How to Make Pesto Out of (Almost) Anything
Please do not buy pesto. This is a plea, a P.S.A., if you will: Do not, under any circumstance, purchase a prepared jar of pesto. Because making pesto is so dang easy you could be halfway done before you're even finished with this article.
Pesto is also one of the most customizable spreads there is—and a good way to avoid food waste. Basil is for sure great--but so are radish tops, kale, collard greens, or whatever else you have in your crisper. You can use whatever nuts you have on hand (or not). And you can use up the odd bits of salty, hard cheese (or not).
An impromptu pesto is as easy as one-two-food processor. Here's how:
1. Something green (although these red pepper and sun-dried tomato pestos would beg to differ): This can be basil, parsley, chopped collard greens or mustard greens, steamed broccoli, chopped kale, kale stems (be sure too boil them until tender), chopped dandelion greens, spinach, radish tops, chopped beet greens, peas, chopped turnip greens, mint, chopped sorrel, arugula, edamame, carrot tops, or cilantro. You can use one of these or combine them, like peas and basil or a few different herbs. You'll want about 2 to 4 cups, depending on how much pesto you'd like to make and how herbaceous you want it.
2. Toasted nuts: This can be pine nuts, walnuts, almonds, pistachios, macadamia nuts, hazelnuts, pecans, pepitas, or sunflower seeds. Be sure the nuts are toasted, though, as this deepens their flavor. Use about 1/4 to 1/2 cup (if your pesto's tasting too herby, just add more nuts).
3. Grated cheese: Parmesan and pecorino Romano are a good bet here. You want it salty and sharp. Start with 1 cup of grated cheese and add more as desired. For vegan or dairy-free pesto, substitute nutritional yeast, and use about 1/4 cup.
4. Garlic: One or two average-sized cloves will do for a mild garlic flavor, but you can use up to 4 if you love a raw garlic bite. If you go a little overboard and the pesto's too garlicky, add a touch more cheese to neutralize.
5. An acid: Fresh lemon juice is good here, but you can also use sherry vinegar or red wine vinegar—or a combination of all three. Use 1 to 3 tablespoons, depending on your desired flavor (taste as you go).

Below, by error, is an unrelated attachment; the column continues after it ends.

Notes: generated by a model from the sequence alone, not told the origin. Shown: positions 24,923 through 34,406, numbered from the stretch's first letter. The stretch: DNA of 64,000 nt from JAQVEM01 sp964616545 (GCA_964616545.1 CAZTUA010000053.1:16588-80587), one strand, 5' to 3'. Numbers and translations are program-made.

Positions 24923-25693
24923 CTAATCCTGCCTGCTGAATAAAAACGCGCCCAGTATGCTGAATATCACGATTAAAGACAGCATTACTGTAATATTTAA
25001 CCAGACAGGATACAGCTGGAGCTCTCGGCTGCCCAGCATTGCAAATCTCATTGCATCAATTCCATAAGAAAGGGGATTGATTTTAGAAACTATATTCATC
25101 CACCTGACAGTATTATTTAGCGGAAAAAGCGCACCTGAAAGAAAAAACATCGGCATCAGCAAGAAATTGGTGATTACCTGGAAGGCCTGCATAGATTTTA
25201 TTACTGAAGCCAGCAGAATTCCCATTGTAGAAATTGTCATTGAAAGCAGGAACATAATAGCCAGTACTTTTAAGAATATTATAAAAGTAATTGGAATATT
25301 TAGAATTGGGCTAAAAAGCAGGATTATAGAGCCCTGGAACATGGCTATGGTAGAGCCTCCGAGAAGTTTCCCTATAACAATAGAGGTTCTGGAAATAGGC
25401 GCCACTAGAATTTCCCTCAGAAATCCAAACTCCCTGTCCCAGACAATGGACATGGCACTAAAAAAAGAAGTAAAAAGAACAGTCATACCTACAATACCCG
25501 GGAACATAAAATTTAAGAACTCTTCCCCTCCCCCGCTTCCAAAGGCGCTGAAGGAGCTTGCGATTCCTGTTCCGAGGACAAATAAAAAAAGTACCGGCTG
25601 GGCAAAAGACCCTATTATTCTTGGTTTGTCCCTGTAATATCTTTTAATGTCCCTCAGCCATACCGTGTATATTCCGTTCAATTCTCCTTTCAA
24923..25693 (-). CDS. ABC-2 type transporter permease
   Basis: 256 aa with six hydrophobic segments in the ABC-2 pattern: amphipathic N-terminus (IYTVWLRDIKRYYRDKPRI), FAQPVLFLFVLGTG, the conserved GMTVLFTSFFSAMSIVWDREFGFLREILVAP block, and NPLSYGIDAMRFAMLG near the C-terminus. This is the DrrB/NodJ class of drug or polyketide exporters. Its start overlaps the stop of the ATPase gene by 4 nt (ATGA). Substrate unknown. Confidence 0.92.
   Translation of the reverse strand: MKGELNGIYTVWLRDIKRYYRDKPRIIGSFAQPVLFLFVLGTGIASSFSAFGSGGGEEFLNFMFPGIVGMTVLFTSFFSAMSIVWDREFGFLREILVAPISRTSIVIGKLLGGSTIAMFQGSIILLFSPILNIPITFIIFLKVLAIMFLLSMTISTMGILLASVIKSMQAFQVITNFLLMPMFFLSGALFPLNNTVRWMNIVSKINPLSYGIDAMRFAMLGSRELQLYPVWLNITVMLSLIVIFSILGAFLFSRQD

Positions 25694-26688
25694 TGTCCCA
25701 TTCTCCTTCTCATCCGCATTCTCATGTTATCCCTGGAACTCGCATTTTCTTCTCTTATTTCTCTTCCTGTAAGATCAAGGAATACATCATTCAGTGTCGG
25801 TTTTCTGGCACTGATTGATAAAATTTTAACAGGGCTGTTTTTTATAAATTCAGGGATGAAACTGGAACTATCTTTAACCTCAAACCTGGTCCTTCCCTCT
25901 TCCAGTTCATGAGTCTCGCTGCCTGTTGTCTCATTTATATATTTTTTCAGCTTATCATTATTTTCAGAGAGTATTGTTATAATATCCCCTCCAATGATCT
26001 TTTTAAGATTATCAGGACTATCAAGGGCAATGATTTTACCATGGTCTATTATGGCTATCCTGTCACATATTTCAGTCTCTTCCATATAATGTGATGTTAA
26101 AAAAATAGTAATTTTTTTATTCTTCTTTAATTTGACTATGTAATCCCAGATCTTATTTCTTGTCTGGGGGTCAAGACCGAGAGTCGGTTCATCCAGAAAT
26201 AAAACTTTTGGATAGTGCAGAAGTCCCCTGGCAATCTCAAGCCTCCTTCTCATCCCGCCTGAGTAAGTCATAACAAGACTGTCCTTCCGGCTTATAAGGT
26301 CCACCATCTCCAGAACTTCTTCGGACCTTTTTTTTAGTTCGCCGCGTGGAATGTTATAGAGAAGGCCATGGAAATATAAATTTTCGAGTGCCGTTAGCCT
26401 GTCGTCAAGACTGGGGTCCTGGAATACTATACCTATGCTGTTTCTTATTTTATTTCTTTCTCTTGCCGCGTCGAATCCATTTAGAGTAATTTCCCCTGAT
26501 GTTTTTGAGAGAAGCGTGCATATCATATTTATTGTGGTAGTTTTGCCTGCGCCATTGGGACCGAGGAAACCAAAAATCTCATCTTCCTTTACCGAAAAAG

7. Salt: Obviously—just season to taste.
6. Olive oil: Use the good stuff here. You'll need quite a bit, usually anywhere from 1/3 to 2/3 cup. You want the pesto's texture to be, loose but still coarse (if you use a base like peas or edamame, the pesto will be thicker and more paste-like, so don't freak out and start adding more and more oil--you can also add a few tablespoons of water to loosen it up).
* Feel free to add anything "extra" into the mix. This includes: olives, anchovies, roasted garlic, preserved lemon, and capers. They're completely optional, but if you like them, use 'em. Add a little bit, taste, and add more if necessary.
And here's how to pull your personal pesto together:
1. Place the something green, nuts, anything "extra," cheese, and garlic in a food processor. Pulse until finely chopped. Add the acid and salt and pulse again until combined. Then, add the olive oil and pulse until well-blended, but still a little coarse. Taste and adjust seasonings, as needed. That's it--you made pesto.
Now that you have all this pesto, you'll want to eat it, of course. Here are some ideas:
- Toss pesto with cooked pasta.
- Stir it into softened butter, place softened butter on wax paper and form a log, wrap, and refrigerate until chilled. Serve the compound butter with grilled fish or steak.
- Spread it on an egg sandwich
- Stir into rice, quinoa, faro, or any other grain.
- Spread onto grilled bread.
- Use it as a dressing for potato salad.
- Slather it on crostini.
- Spread it over pizza.
- Swirl it into scrambled eggs.
- Top soups with it.
- Serve with roasted chicken or fish.
- Toss with roasted vegetables.